A Republican leader in the Iowa House says the GOP will likely employ some of the voter turn-out techniques the Obama campaign used to secure victory in Iowa last year. Representative Chris Hagenow of Windsor Heights — the Republican Whip in the House — says Iowa Republican candidates for the legislature will be “trying some new things” for the 2014 election.
“You’ll see us looking at some new technology, some new strategies,” Hagenow says. “Obviously these things are still expensive and it’s predicated on a lot of mail and TV, like it always is and I won’t share any more than that because I don’t want to let the cat out of the bag, so to speak.”
Hagenow cites the Obama campaign’s “massive data effort” which targeted people who would be likely Obama voters.
“Maybe we don’t replicate that whole effort, but how can we get better at targeting voters and making sure that when we get down to the nitty-gritty of October that our candidates are talking to who they need to talk to, finding new voters, getting them out, getting them to vote early,” Hagenow says. “all those kinds of things.”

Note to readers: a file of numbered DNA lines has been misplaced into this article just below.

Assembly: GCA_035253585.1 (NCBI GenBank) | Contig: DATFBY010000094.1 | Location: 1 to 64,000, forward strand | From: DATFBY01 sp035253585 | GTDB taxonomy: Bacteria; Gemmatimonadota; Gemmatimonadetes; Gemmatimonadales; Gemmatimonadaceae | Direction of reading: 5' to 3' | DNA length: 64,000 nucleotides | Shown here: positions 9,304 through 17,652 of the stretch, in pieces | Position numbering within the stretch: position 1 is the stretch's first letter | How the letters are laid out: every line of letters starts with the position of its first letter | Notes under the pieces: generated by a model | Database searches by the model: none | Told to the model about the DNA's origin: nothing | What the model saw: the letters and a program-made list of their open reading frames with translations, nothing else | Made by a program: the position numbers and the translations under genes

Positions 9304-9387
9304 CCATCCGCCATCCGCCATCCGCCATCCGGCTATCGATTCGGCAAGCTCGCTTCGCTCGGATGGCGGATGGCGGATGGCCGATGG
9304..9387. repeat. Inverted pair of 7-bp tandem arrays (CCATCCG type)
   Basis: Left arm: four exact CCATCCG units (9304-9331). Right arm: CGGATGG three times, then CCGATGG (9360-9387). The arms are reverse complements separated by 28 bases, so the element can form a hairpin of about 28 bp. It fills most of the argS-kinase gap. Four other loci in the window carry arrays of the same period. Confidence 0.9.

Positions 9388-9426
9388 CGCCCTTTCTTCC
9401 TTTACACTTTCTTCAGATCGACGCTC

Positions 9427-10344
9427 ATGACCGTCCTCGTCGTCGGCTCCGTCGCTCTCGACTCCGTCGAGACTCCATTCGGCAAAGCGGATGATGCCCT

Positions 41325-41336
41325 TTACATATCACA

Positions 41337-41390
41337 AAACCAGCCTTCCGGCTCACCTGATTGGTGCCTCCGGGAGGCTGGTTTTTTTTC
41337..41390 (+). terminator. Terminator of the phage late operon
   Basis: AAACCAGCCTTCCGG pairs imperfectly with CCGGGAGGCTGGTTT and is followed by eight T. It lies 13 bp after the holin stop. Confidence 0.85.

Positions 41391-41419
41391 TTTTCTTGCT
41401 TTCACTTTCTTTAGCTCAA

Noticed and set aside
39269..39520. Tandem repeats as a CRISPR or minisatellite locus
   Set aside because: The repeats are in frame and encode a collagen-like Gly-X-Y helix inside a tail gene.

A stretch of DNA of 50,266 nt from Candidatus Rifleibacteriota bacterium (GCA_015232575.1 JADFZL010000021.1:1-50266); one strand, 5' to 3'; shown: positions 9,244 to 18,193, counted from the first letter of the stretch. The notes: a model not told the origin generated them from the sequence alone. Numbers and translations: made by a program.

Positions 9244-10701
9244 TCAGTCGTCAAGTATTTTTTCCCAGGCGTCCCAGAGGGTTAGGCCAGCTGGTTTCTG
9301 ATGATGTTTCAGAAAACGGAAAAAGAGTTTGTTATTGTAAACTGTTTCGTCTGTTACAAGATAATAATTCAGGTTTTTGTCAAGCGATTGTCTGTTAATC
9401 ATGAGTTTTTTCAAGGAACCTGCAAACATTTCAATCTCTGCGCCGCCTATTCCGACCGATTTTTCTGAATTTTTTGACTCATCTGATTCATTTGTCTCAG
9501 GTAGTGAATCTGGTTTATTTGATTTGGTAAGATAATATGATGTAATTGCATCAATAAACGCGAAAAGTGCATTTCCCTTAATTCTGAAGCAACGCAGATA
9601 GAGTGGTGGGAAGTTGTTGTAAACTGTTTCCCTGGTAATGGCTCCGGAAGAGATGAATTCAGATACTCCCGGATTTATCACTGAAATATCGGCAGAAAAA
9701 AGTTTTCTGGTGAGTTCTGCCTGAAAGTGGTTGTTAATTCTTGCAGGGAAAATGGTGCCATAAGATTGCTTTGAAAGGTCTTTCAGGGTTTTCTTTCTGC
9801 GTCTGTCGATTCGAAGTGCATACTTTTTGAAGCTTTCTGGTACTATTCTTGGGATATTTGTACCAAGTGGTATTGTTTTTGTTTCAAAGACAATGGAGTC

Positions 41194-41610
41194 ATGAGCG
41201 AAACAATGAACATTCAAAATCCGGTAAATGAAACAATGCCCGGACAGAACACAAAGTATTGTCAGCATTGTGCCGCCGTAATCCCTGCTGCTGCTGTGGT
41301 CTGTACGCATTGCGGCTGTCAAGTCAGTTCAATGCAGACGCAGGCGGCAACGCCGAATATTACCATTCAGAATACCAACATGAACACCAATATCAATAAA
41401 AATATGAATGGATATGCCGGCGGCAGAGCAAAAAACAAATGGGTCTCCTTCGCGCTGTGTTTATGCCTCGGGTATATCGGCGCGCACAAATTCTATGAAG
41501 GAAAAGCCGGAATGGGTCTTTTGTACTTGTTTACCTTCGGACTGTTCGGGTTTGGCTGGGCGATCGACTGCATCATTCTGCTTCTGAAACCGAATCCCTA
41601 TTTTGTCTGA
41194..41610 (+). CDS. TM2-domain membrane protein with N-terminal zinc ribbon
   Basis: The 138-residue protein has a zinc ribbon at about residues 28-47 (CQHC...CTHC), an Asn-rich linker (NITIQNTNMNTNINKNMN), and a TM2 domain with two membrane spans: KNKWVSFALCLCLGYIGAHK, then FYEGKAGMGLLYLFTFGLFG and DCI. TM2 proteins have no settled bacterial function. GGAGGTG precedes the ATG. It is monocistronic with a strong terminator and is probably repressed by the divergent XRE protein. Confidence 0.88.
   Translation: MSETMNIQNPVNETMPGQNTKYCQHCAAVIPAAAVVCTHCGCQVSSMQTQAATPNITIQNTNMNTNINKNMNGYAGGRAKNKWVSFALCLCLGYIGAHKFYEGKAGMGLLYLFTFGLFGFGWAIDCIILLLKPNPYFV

Hagenow won his own 2012 race by just 22 votes — the closest margin of victory in a legislative race. He points to the 2013 legislature’s passage of commercial property tax relief and education reform as accomplishments Republican legislators can sell to voters in 2014.
“One thing that I had heard during my last campaign was: ‘We want you guys to do something…We want you to hold true to your principles, but get something done,'” Hagenow says. “And so we took that up there and we did that in spades.”
Hagenow made his comments Tuesday at the Des Moines Conservative Breakfast Club.
Legislative leaders in Iowa often raise money independently of their political party and, therefore, get to deploy it as they see fit. Obama’s campaign employed a team of technicians who searched a wide array of databases to search for potential voters — an expensive operation legislative candidates aren’t likely to replicate. A massive voter identification effort could be bankrolled by a well-financed statewide candidate for govenror or the U.S. Senate in 2014 who might share the data with down-ballot candidates.